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Kansas City will need better public transportation before the 2026 FIFA World Cup

People standing on a stage wearing soccer scarves
Chris Fortune
KCUR 89.3
State and local government officials gathered on Thursday to talk about preparations for the World Cup in 2026.

Come summer of 2026, Kansas Citians will see an influx of tourists for six FIFA World Cup games scheduled to be played in the metro. Now that the city knows which games it's hosting, KC2026 can begin more detailed planning for the event, including how to address public transit needs.

Kansas City now knows it will host six of the 2026 World Cup matches, one of which will be a quarterfinal match.

"Any matches would have been tremendous, but obviously being amongst Boston, L.A. and Miami as a quarterfinal host is pretty spectacular," said Katherine Holland, executive director of KC2026.

Behind-the-scenes planning and meetings have been taking place ever since Kansas City won its bid to be a host city. It's the smallest of 16 cities to take part in the North American bid.

But Holland told KCUR's Up To Date, "This announcement really will catapult us into the next phase of planning."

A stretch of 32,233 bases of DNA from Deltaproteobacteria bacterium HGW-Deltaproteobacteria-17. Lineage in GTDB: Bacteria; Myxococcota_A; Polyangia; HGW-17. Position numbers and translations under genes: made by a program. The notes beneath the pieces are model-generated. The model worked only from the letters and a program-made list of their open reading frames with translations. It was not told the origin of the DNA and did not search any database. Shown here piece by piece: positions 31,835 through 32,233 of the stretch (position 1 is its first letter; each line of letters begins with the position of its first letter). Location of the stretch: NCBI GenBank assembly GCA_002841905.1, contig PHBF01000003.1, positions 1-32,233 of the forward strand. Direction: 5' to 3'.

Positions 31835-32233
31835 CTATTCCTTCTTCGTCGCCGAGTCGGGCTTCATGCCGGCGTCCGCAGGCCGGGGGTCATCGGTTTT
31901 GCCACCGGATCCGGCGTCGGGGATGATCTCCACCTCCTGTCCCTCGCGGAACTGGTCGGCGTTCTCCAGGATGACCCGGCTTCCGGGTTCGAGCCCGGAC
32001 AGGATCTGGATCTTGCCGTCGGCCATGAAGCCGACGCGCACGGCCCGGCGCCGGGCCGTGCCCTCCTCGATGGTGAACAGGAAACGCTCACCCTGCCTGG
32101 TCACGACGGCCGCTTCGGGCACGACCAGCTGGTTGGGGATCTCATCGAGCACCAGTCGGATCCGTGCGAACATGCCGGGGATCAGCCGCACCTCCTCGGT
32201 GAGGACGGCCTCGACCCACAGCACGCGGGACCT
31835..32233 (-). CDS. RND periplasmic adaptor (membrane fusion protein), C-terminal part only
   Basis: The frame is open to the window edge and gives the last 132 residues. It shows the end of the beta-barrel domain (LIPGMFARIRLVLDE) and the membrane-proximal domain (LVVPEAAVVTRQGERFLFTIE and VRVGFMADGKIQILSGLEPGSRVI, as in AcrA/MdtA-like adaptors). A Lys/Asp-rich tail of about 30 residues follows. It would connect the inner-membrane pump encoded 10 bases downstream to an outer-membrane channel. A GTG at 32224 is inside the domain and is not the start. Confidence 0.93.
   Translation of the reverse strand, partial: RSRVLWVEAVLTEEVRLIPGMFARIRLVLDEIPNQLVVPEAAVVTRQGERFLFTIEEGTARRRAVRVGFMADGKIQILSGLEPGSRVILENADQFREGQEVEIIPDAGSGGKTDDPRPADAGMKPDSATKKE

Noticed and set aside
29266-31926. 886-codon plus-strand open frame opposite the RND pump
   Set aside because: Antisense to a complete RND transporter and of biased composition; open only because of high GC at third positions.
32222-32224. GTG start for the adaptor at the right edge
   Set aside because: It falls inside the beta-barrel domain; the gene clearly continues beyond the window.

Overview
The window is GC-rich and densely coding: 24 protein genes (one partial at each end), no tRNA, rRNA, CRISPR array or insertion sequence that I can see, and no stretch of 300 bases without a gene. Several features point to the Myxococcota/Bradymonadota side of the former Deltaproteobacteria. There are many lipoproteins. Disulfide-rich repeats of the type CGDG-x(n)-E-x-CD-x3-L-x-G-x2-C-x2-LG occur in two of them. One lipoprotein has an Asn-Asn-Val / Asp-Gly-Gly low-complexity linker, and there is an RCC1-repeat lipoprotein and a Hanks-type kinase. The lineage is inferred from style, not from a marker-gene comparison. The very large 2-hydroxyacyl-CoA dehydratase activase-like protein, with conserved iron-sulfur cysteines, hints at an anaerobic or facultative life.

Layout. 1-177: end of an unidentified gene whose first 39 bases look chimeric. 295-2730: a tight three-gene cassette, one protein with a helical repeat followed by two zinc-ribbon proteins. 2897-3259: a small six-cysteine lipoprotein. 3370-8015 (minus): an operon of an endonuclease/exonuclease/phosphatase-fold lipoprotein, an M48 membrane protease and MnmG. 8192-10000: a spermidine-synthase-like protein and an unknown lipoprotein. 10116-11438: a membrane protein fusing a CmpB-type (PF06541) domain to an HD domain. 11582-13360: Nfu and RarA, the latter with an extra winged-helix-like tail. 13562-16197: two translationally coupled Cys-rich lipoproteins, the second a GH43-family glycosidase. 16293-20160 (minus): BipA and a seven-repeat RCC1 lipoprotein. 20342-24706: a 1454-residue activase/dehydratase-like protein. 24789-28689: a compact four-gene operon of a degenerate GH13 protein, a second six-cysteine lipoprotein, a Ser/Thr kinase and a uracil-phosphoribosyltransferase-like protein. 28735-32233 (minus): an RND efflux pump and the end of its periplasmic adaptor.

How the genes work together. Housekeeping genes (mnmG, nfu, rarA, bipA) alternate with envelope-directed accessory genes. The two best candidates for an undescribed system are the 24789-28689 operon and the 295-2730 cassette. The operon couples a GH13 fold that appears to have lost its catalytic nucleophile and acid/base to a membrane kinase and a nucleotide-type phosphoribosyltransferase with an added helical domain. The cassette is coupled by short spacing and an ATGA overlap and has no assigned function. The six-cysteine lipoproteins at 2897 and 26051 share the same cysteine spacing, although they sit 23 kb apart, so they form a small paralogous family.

Strategic planning for security, human rights and sustainability are all top of mind for KC2026 officials. But because Kansas City has a less robust public transit system than some of the other U.S. host cities, Holland says organizers are planning for a temporary transit system capable of supporting the massive event.

The Greater Kansas City Chamber of Commerce is working to design a "playbook" for small businesses to prepare for the massive influx of visitors.

"They're not just going to be here for one or two days. They're going to be here for several days and they're going to want to see what the city is all about, what this region is all about," said Joe Reardon, a KC2026 board member and president of the Greater Kansas City Chamber of Commerce.

"We're the smallest city that's going to host — and think about it in those quarterfinals, the world already knows Miami, they know L.A. they know these other cities — they have yet to explore and understand Kansas City. It's going to be our time to shine."

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